Comité Nacional por la Libertad de los Cinco Cubanos

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Posada Release Sparks Protests in Cuba

by Will Weissert
Apr. 20, 2007
Reprinted from The Washington Post

HAVANA -- Hundreds of Cubans chanted "Justice! Justice!" outside the American mission in Havana as protests erupted across the island after an anti-Castro exile wanted in the 1976 bombing of a Cuban airliner was released from federal prison in New Mexico.

Luis Posada Carriles' release on bail also angered Venezuela, which accused the Bush administration of hypocrisy in its policy on terrorism and vowed a diplomatic offensive to put him on trial for the bombing that killed 73 people.

"George Bush's government is an accomplice of this terrorist," Foreign Minister Nicolas Maduro said. "It has protected him and today it has guaranteed his freedom, striking a blow against and mocking international law."

Earlier Thursday, Venezuelan President Hugo Chavez demanded that the U.S. extradite the Cuban-born Posada, an ex-CIA agent who is a longtime opponent of Cuban leader Fidel Castro. Posada, 79, is accused of plotting the Cubana Airlines bombing while living in Caracas. He escaped from a Venezuelan prison in 1985 and was detained in Florida in May 2005 for entering the United States illegally.

Posada posted bail totaling $350,000 Thursday to get out of a federal prison in New Mexico. He flew to Miami, where he was placed under house arrest at his wife's home pending his May 11 trial on immigration fraud charges.

In Washington, Dagoberto Rodriguez Barrera, chief of the Cuban Interests Section, said his country "energetically condemns this decision and holds the United States government responsible. "Yellow school buses brought about 600 youngsters to a plaza outside the U.S. mission in Havana, where they waved plastic Cuban flags and demanded justice.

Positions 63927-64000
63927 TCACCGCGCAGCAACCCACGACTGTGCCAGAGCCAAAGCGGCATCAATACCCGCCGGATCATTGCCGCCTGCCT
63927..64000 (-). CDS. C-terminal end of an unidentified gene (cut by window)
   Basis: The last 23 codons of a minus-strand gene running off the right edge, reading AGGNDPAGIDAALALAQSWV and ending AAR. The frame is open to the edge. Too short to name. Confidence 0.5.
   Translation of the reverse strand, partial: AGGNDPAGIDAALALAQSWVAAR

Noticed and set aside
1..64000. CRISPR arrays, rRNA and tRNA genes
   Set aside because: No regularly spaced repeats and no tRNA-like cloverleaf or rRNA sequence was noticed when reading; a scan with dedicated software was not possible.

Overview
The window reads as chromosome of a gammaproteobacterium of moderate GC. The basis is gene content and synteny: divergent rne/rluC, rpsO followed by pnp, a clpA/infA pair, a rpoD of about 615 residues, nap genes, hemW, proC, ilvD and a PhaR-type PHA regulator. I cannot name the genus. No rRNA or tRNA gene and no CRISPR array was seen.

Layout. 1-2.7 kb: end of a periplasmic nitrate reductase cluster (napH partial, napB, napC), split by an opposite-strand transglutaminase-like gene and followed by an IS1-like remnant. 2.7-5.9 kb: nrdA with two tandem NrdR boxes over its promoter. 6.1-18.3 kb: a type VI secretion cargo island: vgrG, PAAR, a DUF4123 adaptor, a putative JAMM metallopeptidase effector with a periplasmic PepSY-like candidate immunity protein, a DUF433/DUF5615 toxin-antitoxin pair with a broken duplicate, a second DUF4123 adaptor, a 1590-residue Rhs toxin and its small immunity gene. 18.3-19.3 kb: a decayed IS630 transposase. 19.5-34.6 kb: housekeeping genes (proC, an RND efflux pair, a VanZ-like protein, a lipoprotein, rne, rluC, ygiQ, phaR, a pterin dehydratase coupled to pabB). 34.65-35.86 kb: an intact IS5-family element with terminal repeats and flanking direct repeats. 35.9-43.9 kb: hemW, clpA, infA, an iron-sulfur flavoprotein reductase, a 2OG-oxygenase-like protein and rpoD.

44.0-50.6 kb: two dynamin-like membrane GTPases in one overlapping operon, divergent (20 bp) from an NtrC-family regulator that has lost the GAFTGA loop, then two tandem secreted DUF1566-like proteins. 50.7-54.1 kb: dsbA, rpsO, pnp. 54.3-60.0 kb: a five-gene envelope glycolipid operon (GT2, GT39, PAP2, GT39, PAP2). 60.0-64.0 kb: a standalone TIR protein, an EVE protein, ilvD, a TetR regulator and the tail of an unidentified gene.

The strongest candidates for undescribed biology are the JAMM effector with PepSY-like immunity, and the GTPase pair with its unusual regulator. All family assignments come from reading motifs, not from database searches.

"It's an insult for all Cubans and a tragedy for the families of his victims," said Ereslandi Rodriguez, a 22-year-old university student. He held a sign showing a cartoon of Posada's head, with bloodstained fangs, on a canine body. "The Dog is Loose," it read.

Communist youth leader Silviano Merced recalled that President Bush has said anyone who harbors or supports terrorists is as guilty as the terrorists themselves.

"For that reason, Mr. Bush," Merced cried, "You are as much of a terrorist as Posada Carriles and his accomplices. "

The U.S. and Cuba do not have diplomatic relations, and maintain interest sections in each other's territory rather than embassies.

Across the capital, Cubans were visibly angry.

"This is one of the most barbarous things the United States has done," said Havana resident Rolando Hernandez. "It has betrayed its people and has betrayed the people of other countries." Rallies were hastily organized across Cuba, including two large demonstrations in the eastern cities of Bayamo and Granma.

"They let the executioner out!" was the lead headline on the island's nightly newscast. Castro had predicted Posada would be freed from jail, issuing a statement last week that accused the U.S. government of deciding "the liberation of the monster beforehand."

In a speech Thursday, his ally Chavez demanded the U.S. hand over Posada to stand trial in Venezuela for the bombing.

"All of Venezuela lifts its indignant voice over the protection that the imperialist government of the United States continues to give to the father of all terrorists of all time in the American continent _ the murderer Luis Posada Carriles," Chavez said.


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